Across the country, school districts, informal educators, non-profit organizations, and entire communities are mobilizing to enhance STEM learning opportunities for America's youth. Rarely in the history of American education have we witnessed such focused energy towards enriching curriculum, especially in the STEM fields. A quick Google search for STEM grants yields millions of dollars in opportunities from philanthropic organizations, private industry, the federal government, and defense contractors. Last spring, President Obama hosted the fifth annual White House Science Fair, and announced an additional $240 million in private-sector commitments to STEM education programming, thus bringing the President's "Innovate to Educate" campaign total to over $1 billion. It is not hard to explain why the nation's focus has shifted so staggeringly towards STEM given the global stakes, the opportunities, and the fundamental shift in how we as a country are doing business. What is difficult, however, is capturing this tidal force of resources and energy in an equitable fashion that will provide the best outcomes for all youth.
In Baltimore City, STEM equity is the underlying principal that drives many community-based efforts. Director of the Maryland Out of School Time (MOST) Network, Ellie Mitchell, sees access to quality STEM learning opportunities - in and out of school - as the "civil rights issue of our time." The statistics are alarming: despite the large-scale, national push to promote STEM education, women and people of color account for 28% and 10% of the nation's science and engineering workers respectively. In Maryland, only 258 African-American and Latino students, and 323 female students took the AP Computer Science Exam out of 1,629 total participants in 2013. These data tell us that, despite the greatest educational resource mobilization in American history, traditionally underserved populations are still being left out.
Baltimore is no stranger to opportunity inequality, and approaching such a deeply entrenched issue requires creative solutions. In 2014, the MOST Network published Landscaping Baltimore's STEM Ecosystem, which provided a snapshot of STEM in Baltimore. The findings of the landscape analysis described dozens of quality STEM opportunities throughout the city, but through teacher and administrator interviews, it became clear that career relevance and awareness were lacking. According to one administrator, "our students don't see the local opportunities...this is where I think the next step needs to be." The opportunities this administrator referenced are legion. According to the Economic Alliance of Greater Baltimore, the Baltimore-Washington region is the number one employer of information technology workers, and Baltimore itself is the sixth most concentrated metropolitan area for cyber security professionals with Washington DC, thirty miles to the south, ranking first.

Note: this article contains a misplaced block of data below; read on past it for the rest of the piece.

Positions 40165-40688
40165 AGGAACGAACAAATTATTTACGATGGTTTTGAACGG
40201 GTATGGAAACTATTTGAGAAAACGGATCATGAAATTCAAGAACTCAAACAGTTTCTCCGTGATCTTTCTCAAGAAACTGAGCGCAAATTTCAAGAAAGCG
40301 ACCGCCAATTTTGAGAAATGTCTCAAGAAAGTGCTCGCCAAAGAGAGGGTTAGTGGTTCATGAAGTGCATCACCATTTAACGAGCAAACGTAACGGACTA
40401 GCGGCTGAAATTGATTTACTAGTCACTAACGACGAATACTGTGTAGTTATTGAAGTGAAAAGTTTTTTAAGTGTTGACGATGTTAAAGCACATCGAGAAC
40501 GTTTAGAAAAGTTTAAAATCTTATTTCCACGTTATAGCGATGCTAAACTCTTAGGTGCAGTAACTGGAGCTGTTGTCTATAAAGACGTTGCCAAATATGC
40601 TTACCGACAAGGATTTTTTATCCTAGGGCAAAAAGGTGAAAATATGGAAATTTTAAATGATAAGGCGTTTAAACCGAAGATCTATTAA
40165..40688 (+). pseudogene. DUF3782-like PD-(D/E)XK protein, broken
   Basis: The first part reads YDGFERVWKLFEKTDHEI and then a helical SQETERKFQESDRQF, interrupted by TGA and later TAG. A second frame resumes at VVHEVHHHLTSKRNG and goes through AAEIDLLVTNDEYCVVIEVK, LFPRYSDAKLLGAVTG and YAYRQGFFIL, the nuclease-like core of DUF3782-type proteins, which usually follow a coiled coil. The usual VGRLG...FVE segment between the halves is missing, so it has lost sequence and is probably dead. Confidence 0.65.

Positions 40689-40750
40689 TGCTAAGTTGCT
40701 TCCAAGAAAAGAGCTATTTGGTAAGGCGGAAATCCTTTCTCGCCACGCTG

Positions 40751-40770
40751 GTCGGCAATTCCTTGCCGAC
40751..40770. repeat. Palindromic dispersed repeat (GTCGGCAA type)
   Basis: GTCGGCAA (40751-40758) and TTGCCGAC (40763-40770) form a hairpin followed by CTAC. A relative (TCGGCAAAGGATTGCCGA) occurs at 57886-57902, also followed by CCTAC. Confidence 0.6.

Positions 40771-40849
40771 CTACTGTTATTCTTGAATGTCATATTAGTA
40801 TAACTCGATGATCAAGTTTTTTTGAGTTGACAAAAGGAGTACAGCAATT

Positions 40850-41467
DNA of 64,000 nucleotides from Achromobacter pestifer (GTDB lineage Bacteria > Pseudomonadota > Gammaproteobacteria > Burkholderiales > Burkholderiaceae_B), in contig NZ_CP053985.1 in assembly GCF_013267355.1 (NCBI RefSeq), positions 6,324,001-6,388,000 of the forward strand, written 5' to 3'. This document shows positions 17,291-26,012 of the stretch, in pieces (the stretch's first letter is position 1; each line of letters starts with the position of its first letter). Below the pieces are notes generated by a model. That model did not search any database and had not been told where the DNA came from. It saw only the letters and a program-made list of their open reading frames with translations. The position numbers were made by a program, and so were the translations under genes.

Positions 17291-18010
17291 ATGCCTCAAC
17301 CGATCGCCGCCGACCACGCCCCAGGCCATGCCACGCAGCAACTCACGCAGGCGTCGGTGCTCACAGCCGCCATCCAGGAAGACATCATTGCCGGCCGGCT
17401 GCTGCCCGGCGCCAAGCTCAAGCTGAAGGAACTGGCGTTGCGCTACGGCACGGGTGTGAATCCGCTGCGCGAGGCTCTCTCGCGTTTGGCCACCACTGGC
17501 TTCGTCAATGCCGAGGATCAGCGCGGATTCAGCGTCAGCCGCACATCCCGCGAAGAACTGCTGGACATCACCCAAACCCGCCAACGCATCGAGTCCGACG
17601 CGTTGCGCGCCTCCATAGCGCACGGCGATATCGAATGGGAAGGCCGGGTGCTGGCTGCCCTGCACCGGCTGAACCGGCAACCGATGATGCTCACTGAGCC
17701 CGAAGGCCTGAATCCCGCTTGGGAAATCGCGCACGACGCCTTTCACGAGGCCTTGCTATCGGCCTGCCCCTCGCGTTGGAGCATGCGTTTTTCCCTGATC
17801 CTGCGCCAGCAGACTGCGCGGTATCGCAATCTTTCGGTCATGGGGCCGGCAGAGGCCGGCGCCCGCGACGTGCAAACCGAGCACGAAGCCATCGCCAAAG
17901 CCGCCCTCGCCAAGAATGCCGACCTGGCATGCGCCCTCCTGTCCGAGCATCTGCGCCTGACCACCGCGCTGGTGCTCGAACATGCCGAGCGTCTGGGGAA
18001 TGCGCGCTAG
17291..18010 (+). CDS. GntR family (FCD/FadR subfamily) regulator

As a direct result of the initial research and recommendations, a new initiative in Baltimore is coalescing around these very topics: how a community of stakeholders can make STEM experiences more equitable and relevant. The solution lies in the creation of a city-wide STEM ecosystem. This ecosystem initiative harnesses the energy around STEM education, and unifies its stakeholders towards the common goal of unlocking the city's resources to create pathways for students to pursue STEM careers. Communities around the country are looking towards an ecosystem model - as described in great detail by Kathleen Traphagen and Saskia Traill in How Cross-Sector Collaborations are Advancing STEM Learning - as a way to create advance STEM pathways for all students. The Traphagen & Traill publication identifies STEM learning ecosystems as "intentionally support[ing] those youth historically underrepresented in STEM...to foster diverse and inter-connected STEM learning experiences." This year, twenty-seven communities have been selected by the STEM Funders Network in the inaugural STEM Learning Ecosystems Initiative.
Baltimore's ecosystem is comprised of philanthropists, non-profit educators, institutions of higher education, city schools, and representation from local STEM industry. First, the group will work to define STEM competencies relevant to the region's employers. For instance, Maryland has thousands of open jobs - while anticipating thousands more - in the field of computer science. Local industry can inform non-profit, afterschool, informal, and formal educators of the requirements and competencies expected of students entering the job market. Second, the Ecosystem will work to expand and sustain local programs that instill these competencies. Students throughout the city are developing skills in 3D printing, coding, and electronics, but this often occurs in informal education spaces. The MOST Network is an active partner in the Digital Badges Initiative, and will this year partner with the Mayor's Office of Employment Development to pair "badged" students with tech internships. Finally, the Ecosystem will offer a sustainable guide to STEM resources and increase the access and communication of information to families.
In order for America to lead the world in STEM education and innovation, it must ensure that all of its students are included and engaged. Thus far America has failed to do so, and only now are community initiatives filling the gaps of access. Baltimore is home to a robust technology economy alongside schools and programs that have yet to truly operate in conjunction. The Baltimore STEM Ecosystem initiative is a first step whose effects will only be known years from now. But if one sought an example on how community-based efforts are expanding STEM efforts to all students, look to Baltimore.